Supporting children with additional needs to get their hair cut
23rd November 2023
Children with additional needs may find going to the hairdressers a scary and uncomfortable experience for a number of reasons:
Sensory overload – Hairdressers can be an assault on the senses -bright lights, noisy hairdryers and chatting, unusual smells and touch.
Pain or discomfort – Difficulties with sensory processing can make haircuts painful or uncomfortable for children, especially if they are not used to the sensation.
Understanding – Consider whether your child fully comprehends what is going to happen and why. A lack of understanding can easily cause a child to become upset.
Tips for Haircuts
Chat to your child beforehand about what’s going to happen at the hairdresser and let them explore relevant storybooks or read them a social story about their visit.
Build up tolerance
Touch your child’s head at home, comb their hair with your fingers and get them used to having their hair brushed. Try to do this when your child is most comfortable and relaxed. Don’t worry if you need to stop before the hair is as short as you would like – there is always next time.
Consider taking a favourite toy or a tablet for your child.
Face the mirror
Your child will be able to see and anticipate when they are going to be touched.
Change of clothes
Take something to change into after the haircut as many children find hair on their neck itchy and irritating.
Talk to your hairdresser
Explain any special requirements to your hairdresser in advance – it helps if they are quick and confident.
Consider a reward after the haircut – be consistent each time so your child knows what to expect.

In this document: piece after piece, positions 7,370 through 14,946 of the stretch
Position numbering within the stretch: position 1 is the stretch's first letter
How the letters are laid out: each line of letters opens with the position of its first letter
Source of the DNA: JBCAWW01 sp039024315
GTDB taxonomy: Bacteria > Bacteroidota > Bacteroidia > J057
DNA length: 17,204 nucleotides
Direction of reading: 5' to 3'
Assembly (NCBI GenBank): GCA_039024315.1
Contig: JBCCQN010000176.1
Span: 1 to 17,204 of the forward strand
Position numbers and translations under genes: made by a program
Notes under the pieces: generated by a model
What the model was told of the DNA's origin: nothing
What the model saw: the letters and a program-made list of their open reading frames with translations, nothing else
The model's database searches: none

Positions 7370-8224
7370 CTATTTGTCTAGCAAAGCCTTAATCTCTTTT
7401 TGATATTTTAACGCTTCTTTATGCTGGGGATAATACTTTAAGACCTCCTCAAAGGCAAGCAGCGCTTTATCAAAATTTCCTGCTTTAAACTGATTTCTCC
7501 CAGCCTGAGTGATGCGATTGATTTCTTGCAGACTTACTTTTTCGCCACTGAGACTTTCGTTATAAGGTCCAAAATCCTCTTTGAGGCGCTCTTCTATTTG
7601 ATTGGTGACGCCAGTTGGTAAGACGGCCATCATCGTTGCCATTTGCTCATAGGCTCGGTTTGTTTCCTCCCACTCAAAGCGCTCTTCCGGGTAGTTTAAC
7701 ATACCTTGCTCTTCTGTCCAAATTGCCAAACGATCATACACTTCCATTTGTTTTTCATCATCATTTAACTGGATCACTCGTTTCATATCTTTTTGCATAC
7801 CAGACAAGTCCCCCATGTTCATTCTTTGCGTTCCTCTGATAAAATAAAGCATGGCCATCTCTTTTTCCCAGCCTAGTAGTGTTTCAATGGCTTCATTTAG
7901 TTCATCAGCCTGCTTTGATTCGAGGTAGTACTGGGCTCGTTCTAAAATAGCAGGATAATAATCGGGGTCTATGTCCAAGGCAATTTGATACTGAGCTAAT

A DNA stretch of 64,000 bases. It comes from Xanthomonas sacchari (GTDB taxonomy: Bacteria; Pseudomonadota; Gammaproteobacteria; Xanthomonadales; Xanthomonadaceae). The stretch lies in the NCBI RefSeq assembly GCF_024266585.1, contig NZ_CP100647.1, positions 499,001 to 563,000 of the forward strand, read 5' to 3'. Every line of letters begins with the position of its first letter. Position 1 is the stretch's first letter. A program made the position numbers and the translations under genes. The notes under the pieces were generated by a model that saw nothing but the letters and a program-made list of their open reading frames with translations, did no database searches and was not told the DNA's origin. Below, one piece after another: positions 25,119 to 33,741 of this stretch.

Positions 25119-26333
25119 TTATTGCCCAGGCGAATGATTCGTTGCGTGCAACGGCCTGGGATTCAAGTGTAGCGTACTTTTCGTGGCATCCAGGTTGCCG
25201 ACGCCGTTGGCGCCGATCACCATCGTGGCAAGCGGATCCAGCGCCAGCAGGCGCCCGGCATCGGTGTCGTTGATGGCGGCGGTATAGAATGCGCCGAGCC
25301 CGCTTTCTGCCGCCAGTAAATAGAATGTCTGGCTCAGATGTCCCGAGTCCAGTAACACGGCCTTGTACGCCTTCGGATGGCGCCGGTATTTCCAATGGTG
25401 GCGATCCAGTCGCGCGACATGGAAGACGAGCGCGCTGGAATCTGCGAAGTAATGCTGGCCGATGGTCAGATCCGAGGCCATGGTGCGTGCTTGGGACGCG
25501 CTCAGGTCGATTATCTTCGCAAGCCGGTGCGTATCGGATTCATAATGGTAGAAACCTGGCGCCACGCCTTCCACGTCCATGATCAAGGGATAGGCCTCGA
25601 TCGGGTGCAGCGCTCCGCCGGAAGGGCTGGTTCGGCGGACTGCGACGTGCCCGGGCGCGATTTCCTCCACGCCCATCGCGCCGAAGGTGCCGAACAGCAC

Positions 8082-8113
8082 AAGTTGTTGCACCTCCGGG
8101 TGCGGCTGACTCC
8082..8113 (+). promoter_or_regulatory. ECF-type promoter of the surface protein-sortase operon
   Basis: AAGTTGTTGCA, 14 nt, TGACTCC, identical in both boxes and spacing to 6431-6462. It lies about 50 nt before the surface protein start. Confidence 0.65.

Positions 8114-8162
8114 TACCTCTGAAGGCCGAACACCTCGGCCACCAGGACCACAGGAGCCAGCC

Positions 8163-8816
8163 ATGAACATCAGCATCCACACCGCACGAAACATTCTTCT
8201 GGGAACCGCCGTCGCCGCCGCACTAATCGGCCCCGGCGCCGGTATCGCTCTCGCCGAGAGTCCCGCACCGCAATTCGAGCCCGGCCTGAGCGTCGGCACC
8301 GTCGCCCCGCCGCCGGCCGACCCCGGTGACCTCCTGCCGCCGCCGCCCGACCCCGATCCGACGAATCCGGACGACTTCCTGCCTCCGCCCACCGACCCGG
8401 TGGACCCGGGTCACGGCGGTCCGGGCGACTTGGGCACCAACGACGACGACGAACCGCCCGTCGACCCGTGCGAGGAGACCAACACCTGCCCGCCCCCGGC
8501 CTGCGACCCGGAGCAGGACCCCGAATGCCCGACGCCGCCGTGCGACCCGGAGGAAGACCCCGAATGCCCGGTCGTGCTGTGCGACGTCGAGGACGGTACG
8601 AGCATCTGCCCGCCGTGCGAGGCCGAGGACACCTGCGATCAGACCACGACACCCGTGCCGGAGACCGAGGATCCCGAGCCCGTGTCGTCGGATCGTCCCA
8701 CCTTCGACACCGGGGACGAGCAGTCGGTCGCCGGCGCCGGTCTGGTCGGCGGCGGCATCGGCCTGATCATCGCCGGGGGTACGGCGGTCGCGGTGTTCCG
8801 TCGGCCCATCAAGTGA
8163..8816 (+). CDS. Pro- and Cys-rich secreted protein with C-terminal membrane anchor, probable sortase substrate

Welcome to The Vinery Centre (Playscheme social story)
This easy read document includes tips to create a good bedroom environment.
The bedroom environment
20th July 2022
The bedroom environment plays an important role in promoting healthy sleep habits. Here are some tips to help you to make sure that your child’s bedroom supports a restful night’s sleep:
Decorate in neutral colours, avoid over stimulating bright colours.
Check the room temperature. If the room is too hot or too cold it can disturb sleep, around 18 degrees is ideal,
Create a gadget free zone. Using devices or watching TV before bed can suppress the production of melatonin, the sleep hormone, and make it more difficult to fall asleep.
Consider using white noise to mask out background noise.
Put away any toys or cover them with sheets at bedtime so that they don’t provide a distraction.
Keep the room dark to help with melatonin production. Consider using blackout blinds in the summer.
Keep the conditions in the room consistent throughout the night are important. Avoid using products that switch off or turning lights off when you go to bed.
Make sure the room is comfortable. The firmness of the mattress and pillows, the texture of the bedding and nightclothes are all important considerations, especially for those youngsters with sensory needs
Watch Ruth, our Family Support Worker, talk you through the importance of sleep, the significance of sleep cycles and offer some advice on how to improve your sleep including how to deal with night waking, encouraging self-settling and establishing a good routine.